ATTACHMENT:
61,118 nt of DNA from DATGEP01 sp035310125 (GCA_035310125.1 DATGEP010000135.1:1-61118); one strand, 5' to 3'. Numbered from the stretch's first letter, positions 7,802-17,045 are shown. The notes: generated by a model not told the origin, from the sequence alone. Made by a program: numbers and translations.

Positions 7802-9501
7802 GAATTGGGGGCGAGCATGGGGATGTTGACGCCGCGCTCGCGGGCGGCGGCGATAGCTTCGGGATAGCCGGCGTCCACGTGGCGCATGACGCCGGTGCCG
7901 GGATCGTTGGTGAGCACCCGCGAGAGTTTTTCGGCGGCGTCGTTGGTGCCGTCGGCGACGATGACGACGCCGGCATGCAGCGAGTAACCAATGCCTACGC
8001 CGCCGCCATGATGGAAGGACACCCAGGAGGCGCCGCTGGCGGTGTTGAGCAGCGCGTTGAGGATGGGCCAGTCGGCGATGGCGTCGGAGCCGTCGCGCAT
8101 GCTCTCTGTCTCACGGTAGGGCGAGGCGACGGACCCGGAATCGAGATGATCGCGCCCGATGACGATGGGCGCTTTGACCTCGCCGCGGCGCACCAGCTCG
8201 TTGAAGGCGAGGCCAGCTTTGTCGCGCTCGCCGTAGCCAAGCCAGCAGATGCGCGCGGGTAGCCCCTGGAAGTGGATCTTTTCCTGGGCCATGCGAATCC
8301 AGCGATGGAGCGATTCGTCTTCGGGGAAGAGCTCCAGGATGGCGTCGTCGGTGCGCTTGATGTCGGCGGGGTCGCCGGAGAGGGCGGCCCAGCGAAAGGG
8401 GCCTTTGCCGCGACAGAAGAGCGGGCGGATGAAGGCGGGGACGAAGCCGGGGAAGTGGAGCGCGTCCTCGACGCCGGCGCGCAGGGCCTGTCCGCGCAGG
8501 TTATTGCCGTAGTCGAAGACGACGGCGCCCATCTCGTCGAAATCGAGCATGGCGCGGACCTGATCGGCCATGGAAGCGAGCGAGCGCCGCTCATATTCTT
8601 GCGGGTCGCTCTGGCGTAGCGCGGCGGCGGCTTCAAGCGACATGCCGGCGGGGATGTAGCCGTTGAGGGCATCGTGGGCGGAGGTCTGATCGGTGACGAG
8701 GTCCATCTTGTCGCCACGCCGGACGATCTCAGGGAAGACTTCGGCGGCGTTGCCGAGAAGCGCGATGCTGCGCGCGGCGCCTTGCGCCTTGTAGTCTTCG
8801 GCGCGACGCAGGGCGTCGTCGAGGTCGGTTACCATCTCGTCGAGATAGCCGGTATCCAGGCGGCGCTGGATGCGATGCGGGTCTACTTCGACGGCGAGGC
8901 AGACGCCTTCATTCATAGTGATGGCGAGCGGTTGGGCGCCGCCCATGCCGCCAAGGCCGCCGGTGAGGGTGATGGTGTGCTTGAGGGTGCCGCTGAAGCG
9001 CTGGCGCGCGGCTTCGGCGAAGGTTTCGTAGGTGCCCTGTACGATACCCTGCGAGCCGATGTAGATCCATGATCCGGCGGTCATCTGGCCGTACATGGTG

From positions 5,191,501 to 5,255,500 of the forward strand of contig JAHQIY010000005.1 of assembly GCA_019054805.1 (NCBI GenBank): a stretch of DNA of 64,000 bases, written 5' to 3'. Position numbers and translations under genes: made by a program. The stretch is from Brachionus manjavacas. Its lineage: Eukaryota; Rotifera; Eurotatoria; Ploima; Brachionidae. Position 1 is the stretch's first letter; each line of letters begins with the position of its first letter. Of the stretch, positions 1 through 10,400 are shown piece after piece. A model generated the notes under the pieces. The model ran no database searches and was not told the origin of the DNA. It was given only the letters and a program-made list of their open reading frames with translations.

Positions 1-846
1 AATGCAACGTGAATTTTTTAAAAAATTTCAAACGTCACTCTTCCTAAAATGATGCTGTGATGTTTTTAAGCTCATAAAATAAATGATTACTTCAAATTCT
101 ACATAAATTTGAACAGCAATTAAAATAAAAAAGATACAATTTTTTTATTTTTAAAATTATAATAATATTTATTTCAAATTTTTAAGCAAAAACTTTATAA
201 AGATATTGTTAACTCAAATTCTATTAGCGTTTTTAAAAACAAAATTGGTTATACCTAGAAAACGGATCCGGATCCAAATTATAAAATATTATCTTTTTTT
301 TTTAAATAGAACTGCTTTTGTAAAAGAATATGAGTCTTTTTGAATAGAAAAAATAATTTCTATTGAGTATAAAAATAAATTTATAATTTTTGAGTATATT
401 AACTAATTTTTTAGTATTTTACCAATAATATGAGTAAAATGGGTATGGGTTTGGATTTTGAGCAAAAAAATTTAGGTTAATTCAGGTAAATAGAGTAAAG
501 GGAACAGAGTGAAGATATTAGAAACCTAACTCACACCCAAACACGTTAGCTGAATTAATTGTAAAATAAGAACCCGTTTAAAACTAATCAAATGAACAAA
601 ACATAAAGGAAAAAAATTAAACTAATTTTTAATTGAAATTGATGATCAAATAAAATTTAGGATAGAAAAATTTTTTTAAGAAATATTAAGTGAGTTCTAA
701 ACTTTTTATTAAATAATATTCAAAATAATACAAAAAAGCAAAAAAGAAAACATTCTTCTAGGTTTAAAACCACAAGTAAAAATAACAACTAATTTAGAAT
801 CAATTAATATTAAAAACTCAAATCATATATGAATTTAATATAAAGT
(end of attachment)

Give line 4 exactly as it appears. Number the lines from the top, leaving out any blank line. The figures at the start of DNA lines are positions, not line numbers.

7901 GGATCGTTGGTGAGCACCCGCGAGAGTTTTTCGGCGGCGTCGTTGGTGCCGTCGGCGACGATGACGACGCCGGCATGCAGCGAGTAACCAATGCCTACGC